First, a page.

Comfortable and classy: New Greenwood spot boasts brewpub, speakeasy in same building

At Old Town Greenwood’s newest gathering place, each level tells a different story.

Revelers entering the first floor of SmockTown Brewery step into a comfortable and friendly neighborhood pub, with a bar and decor made from reclaimed barn wood and repurposed metal.

But ascending the staircase into the spacious second story, guests enter into a swanky and elegant speakeasy, a place where people can sink into a overstuffed chair with a small-batch whiskey underneath gleaming hanging lights and pressed copper ceiling tiles.

“Down there we have the honky-tonkish bar feel, and then the exact opposite up here,” said Mark Sublette, co-owner of SmockTown Brewery.

SmockTown Brewery and its upstairs counterpart, Attic Hardware, have brought something for everyone to Greenwood’s downtown. Owners Sublette and his brother-in-law Ken Johnson have turned a historic building in the city’s center into a gathering place and hangout that they hope brings people together.

“We both have our roots here in the area, and Greenwood is like home for both of us,” Sublette said. “We see people in here all the time that we’ve known all our life. It’s been a blast to be down here in downtown Greenwood.”

Both Johnson and Sublette have deep roots in the Greenwood area. Johnson grew up in the city, while Sublette is a Southport native.

That is evident in the name of the brewery.

“Smocktown” was what Greenwood had formerly been called. When the first settlers arrived in the area from Kentucky in 1823, many were from the Smock family.

Their small initial community became known as either Smocktown or Smock’s Settlement. Only 10 years later did it adopt its more familiar moniker — Greenwood.

The idea to create SmockTown Brewery came together after Johnson wanted to be part of Greenwood’s downtown revitalization efforts. He purchased the building in the mid 2010s, and worked with the city to refurbish it.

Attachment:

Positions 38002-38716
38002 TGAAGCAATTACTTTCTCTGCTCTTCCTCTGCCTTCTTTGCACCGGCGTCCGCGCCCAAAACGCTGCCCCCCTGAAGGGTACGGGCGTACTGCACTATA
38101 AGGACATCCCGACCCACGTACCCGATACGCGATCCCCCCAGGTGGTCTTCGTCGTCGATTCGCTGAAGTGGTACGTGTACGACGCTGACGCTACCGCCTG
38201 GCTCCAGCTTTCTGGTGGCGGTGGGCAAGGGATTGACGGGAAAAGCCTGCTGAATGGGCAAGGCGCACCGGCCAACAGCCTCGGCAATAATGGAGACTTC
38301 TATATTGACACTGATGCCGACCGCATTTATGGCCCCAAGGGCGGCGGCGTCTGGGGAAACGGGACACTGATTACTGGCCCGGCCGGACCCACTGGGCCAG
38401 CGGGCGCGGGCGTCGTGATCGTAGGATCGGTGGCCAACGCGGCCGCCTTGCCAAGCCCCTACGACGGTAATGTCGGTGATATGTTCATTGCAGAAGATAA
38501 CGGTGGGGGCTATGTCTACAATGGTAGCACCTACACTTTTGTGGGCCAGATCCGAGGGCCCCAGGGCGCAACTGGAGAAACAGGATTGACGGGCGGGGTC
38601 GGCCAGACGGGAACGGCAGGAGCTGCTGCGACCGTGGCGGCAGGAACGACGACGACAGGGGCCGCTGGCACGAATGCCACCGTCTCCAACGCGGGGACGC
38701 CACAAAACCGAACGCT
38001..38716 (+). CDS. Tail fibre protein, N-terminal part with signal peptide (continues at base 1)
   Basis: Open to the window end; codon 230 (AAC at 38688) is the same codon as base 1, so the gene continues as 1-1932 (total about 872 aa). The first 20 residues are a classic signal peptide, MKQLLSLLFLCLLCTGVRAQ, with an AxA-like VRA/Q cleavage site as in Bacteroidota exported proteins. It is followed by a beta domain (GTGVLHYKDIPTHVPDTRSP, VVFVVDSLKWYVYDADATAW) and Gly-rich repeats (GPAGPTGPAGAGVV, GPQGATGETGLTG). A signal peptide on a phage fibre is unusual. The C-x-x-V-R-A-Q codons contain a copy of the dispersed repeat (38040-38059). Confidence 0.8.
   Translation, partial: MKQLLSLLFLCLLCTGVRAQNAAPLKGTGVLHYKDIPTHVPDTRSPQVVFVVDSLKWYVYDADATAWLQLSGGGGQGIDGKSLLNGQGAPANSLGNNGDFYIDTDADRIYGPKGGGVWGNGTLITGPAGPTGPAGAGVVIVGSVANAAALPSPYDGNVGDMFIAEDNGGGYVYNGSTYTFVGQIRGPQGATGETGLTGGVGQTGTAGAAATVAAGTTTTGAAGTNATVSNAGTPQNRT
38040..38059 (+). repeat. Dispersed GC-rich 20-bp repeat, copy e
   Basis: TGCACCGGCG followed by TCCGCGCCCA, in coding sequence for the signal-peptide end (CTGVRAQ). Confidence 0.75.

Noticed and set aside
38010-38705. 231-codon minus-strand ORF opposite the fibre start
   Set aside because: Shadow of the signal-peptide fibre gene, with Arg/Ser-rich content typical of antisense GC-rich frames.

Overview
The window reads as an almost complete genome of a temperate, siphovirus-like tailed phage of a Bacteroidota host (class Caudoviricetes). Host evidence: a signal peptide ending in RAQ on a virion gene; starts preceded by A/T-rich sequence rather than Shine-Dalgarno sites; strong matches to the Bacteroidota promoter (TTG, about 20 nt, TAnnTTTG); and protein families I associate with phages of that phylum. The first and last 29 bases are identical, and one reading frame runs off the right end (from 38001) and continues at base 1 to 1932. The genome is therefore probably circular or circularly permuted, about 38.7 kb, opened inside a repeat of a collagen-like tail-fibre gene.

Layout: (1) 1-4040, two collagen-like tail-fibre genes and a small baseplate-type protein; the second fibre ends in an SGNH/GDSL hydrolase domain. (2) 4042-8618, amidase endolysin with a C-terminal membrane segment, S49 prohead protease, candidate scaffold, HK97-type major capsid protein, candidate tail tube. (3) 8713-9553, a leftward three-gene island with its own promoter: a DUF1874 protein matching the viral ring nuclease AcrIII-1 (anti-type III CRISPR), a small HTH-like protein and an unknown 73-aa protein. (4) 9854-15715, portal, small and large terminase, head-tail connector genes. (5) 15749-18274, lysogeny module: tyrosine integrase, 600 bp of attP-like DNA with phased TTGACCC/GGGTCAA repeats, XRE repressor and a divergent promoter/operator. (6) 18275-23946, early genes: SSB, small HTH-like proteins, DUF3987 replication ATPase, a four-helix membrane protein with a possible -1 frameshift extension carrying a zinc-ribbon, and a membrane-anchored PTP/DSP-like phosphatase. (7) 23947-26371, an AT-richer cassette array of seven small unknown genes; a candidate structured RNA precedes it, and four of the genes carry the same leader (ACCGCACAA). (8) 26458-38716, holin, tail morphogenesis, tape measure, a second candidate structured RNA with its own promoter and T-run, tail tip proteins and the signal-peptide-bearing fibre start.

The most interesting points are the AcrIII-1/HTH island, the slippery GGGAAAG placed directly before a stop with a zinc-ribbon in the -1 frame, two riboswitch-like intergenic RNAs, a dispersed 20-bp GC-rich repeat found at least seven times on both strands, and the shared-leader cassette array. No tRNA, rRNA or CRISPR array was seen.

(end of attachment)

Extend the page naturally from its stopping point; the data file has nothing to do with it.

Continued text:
Following the city’s facade project on downtown structures, Johnson continued to renovate the entrance and the back of the building. At the same time, he pondered what he could house in it.

Eventually, he came the conclusion to create a neighborhood bar, brewpub and speakeasy.

“I’ve been a home-brewer for about 20 years, and we see each other at family gatherings and talk. At one point, he suggested opening a little brewpub,” Sublette said.

Planning and preparations started in early 2020, and then later in the year, work started on turning their vision for the interior into a reality.

They turned the downstairs into a classic and cozy brewpub. For much of the interior, they used barn from an old barn that had fallen down near Amity, turning it into the bar and shelving

“People come in and say it has the best neighborhood feel, almost like Cheers,” Sublette said.

SmockTown Brewery opened its doors in October, while renovations continued on Attic Hardware into early December. An outdoor balcony and patio, with a view of the next-door

The brewery has already released its first brew, Stoatin Scottish Ale, and has more in the works. Sublette had always specialized in traditional ales — porters, ambers, pale ales, pilsners and others. He is currently brewing a series of ales to release in the coming months.

Meanwhile, visitors can enjoy a range of guest beers on tap, as well as wine and spirits.

Upstairs at Attic Hardware, the atmosphere is more refined, with fancy chandeliers, an old-fashioned bar lined with unique spirits and even a chess board.

“We wanted it to feel like the 1930s,” Sublette said. “There’s not really anything like that down here.”